Flashback: Christmas Eve, 1955 was way Warmer Than Today

If you’ve visited the Drudge Report recently, you might have noticed at the top of the page a picture of Santa Claus carrying his bag of gifts on a warm, sunny beach. The headline was “Christmas Eve ‘Warm as July.’”

It’s true. It’s been pretty warm for winter, especially in the Southeast. I don’t remember the last time it was this warm at Christmas time in Georgia. The high for Christmas Day is 73 degrees where I live.

I may not remember the last time it was this warm this time of year, but that’s because I wasn’t born yet. Steven Goddard pointed out on his blog Real Science that it was even warmer back in 1955 compared to what we’re experiencing now:

“Drudge is touting the ‘record heat’ forecast for Christmas Eve, even though most of the country will be below normal temperature. The best Drudge could come up with was 86 degrees at Orlando.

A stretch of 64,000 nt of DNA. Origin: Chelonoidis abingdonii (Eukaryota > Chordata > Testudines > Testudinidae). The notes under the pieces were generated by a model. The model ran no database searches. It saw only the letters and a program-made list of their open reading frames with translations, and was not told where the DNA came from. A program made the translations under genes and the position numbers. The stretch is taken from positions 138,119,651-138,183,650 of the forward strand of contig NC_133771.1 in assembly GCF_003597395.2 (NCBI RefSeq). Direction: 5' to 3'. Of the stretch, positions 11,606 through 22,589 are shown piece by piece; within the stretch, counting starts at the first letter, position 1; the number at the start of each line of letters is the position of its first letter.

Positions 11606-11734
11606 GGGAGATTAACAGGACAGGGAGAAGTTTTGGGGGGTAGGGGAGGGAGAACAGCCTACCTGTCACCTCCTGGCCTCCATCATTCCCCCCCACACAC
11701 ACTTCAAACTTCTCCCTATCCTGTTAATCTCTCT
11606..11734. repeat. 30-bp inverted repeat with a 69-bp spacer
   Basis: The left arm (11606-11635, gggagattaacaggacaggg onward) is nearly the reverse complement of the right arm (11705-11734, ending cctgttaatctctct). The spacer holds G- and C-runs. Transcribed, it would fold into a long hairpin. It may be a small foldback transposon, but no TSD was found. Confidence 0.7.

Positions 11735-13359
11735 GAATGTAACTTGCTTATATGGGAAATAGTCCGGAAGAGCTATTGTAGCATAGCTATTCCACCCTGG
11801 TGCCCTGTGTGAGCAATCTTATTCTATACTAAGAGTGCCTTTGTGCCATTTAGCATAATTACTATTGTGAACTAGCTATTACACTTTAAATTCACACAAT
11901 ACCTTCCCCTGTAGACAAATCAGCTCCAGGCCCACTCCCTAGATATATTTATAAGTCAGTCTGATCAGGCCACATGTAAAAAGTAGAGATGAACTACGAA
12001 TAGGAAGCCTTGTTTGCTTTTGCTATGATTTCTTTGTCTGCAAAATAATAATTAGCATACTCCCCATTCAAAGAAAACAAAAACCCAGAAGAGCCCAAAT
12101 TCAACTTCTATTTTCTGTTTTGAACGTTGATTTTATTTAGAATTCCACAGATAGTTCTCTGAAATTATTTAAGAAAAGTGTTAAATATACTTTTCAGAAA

“Christmas Eve 1955 was much warmer. Three fourths of the country was over 60 degrees, and Ashland Kansas, Geary Oklahoma and Encinal Texas were all over 90 degrees. Fort Lauderdale was 85 degrees. All of the stations below were over 60 degrees on Christmas Eve, 1955.

map temperatures

“Last winter, the East Coast had record cold. That was ignored because it was ‘less than 1% of the Earth.’  But this week, the Eastern US defines the global climate.”

Goddard added that in Irving Berlin’s musical “White Christmas” (I know, it’s so racist), part of the story was that it was 70 degrees in New Hampshire around Christmas time, and there was no snow. Taken in context, it makes sense why Bing Crosby’s character was “dreaming of a white Christmas.”

I too am dreaming of a white Christmas. I miss having to bundle up for cold weather. You know it’s bad when you’re tempted to turn on the AC in your house in the winter. We can’t even enjoy hot chocolate, because it’s too hot inside and out. At least I don’t have to worry about running out of propane anytime soon. The upside has been that our electric bill has been a good bit lower than usual.